# Zero relative speed of light?

1. Jan 7, 2013

Suppose a beam of light is approaching you from a distant source. As it comes closer to you, it doesn’t hit you; instead it misses you by a 10 meter distance. How can the rate of acceleration of that beam relative to you, be explained(in non-jargon language)? What would the speed of that be, when it reaches the closest distance of 10 meters, relative to you?

2. Jan 7, 2013

### A.T.

What acceleration? Light moves at a constant speed.
299792458 m/s

3. Jan 7, 2013

This is on the presumption that because that beam of light travels at an angle, its speed reduces as it gets closer to you. In fact this is my question.

4. Jan 7, 2013

### A.T.

No, it doesn't.

5. Jan 7, 2013

### DiracPool

You can't make a presumption like that, unless you're writing a sci-fi novel. Light travels in straight lines only and at one speed only (in free space). This rule neglects general relativity effects, of course, but I don't think that's what you are referring to or you would have mentioned that.

6. Jan 7, 2013

At the point it reaches the 10 meter distance, it doesn't get any closer to you. That means it doesn't move relative to you. And in a minute fraction of time later, it would be traveling away from you.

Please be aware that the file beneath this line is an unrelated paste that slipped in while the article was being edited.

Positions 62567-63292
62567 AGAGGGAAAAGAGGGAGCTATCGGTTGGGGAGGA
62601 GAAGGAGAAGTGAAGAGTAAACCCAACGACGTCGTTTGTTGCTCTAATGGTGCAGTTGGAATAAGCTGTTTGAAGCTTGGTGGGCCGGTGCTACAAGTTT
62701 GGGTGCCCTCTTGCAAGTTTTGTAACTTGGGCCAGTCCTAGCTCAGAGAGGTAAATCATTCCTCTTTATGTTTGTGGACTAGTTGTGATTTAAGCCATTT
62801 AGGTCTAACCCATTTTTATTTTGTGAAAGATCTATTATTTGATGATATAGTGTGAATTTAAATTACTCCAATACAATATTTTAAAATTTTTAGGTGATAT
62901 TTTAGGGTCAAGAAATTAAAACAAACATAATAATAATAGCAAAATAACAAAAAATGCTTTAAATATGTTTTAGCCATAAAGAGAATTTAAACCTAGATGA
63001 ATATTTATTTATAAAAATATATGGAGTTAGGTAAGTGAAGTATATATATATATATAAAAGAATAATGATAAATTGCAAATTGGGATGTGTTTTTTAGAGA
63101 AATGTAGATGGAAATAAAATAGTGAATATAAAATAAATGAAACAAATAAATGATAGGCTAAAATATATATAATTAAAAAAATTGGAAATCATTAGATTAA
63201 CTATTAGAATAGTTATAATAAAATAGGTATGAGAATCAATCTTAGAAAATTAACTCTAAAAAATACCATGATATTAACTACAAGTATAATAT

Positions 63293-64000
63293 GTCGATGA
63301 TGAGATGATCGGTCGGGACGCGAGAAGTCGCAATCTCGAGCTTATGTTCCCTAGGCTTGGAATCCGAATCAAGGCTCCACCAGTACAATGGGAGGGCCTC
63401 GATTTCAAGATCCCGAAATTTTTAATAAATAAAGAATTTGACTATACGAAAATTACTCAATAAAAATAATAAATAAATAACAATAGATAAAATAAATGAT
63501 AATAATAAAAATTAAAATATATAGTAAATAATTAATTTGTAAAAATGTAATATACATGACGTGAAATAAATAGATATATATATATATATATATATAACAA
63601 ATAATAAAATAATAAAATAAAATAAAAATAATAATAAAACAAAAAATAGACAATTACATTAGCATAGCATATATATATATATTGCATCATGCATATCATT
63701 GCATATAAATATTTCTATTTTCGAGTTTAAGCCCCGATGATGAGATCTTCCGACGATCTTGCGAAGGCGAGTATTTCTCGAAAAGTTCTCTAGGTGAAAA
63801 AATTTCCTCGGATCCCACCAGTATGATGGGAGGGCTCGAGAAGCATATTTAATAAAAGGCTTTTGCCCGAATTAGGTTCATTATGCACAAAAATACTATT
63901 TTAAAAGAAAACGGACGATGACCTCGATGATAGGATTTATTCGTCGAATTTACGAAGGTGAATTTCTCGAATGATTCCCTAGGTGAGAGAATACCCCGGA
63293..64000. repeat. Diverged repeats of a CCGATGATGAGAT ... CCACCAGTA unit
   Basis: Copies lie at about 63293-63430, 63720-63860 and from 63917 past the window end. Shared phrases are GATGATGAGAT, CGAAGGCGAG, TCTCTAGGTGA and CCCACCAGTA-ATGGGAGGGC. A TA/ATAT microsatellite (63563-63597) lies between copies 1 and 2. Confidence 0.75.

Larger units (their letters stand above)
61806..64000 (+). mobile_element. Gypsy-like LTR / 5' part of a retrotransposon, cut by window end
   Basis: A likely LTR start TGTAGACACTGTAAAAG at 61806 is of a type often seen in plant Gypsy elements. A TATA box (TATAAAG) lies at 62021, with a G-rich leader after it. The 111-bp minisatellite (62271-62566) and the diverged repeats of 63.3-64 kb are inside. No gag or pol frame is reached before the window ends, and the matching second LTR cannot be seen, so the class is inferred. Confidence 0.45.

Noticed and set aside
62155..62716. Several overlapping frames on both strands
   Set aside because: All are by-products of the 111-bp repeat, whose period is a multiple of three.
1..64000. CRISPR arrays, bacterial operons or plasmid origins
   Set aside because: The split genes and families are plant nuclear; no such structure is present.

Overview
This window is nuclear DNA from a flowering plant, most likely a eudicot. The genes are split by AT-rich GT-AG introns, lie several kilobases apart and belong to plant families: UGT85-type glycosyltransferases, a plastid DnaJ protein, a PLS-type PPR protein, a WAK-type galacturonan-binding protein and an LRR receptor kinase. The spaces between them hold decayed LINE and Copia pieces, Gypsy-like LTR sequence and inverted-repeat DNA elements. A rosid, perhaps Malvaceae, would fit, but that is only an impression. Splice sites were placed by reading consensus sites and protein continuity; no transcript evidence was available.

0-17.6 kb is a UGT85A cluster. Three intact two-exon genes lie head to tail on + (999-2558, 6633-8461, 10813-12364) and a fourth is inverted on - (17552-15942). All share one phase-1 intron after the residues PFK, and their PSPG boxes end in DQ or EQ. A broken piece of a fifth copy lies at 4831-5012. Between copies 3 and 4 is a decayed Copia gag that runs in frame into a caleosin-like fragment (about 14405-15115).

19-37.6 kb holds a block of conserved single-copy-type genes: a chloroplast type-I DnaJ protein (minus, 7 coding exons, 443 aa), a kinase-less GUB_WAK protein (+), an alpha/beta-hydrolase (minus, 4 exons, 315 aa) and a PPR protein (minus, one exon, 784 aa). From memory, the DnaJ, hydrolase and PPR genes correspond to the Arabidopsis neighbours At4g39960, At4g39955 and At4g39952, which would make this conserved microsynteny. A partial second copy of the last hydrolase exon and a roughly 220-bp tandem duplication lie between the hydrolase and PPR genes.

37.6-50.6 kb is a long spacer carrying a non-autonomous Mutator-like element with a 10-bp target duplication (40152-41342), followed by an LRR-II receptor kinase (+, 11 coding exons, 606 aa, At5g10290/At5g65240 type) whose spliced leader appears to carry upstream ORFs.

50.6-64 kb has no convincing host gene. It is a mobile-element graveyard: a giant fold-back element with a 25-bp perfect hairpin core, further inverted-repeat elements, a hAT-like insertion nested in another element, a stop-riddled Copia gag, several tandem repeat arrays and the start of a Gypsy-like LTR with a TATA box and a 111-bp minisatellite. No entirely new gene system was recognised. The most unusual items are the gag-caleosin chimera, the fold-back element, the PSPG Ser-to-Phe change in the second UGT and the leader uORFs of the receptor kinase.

Last edited: Jan 7, 2013
7. Jan 7, 2013

### WannabeNewton

It isn't instantaneously at rest in your frame; it is moving uniformly in your frame. Light has no defined inertial frame so you can't perform a boost to some frame such that you are co - moving with light.

8. Jan 7, 2013

I don't mean the beam is behaving strangely. I just mean instead of coming straight on to you, it passes by you. this is what I mean by an angle.

9. Jan 7, 2013

### Staff: Mentor

The speed of the beam is always c and the acceleration is 0. However, I think that what you are asking is what are the first and second time derivatives of the distance to the beam. You can get that simply by transforming to polar coordinates and calculating dr/dt etc. Those quantities are not physically meaningful, merely a reflection of the coordinates, i.e. there is no real force causing an acceleration.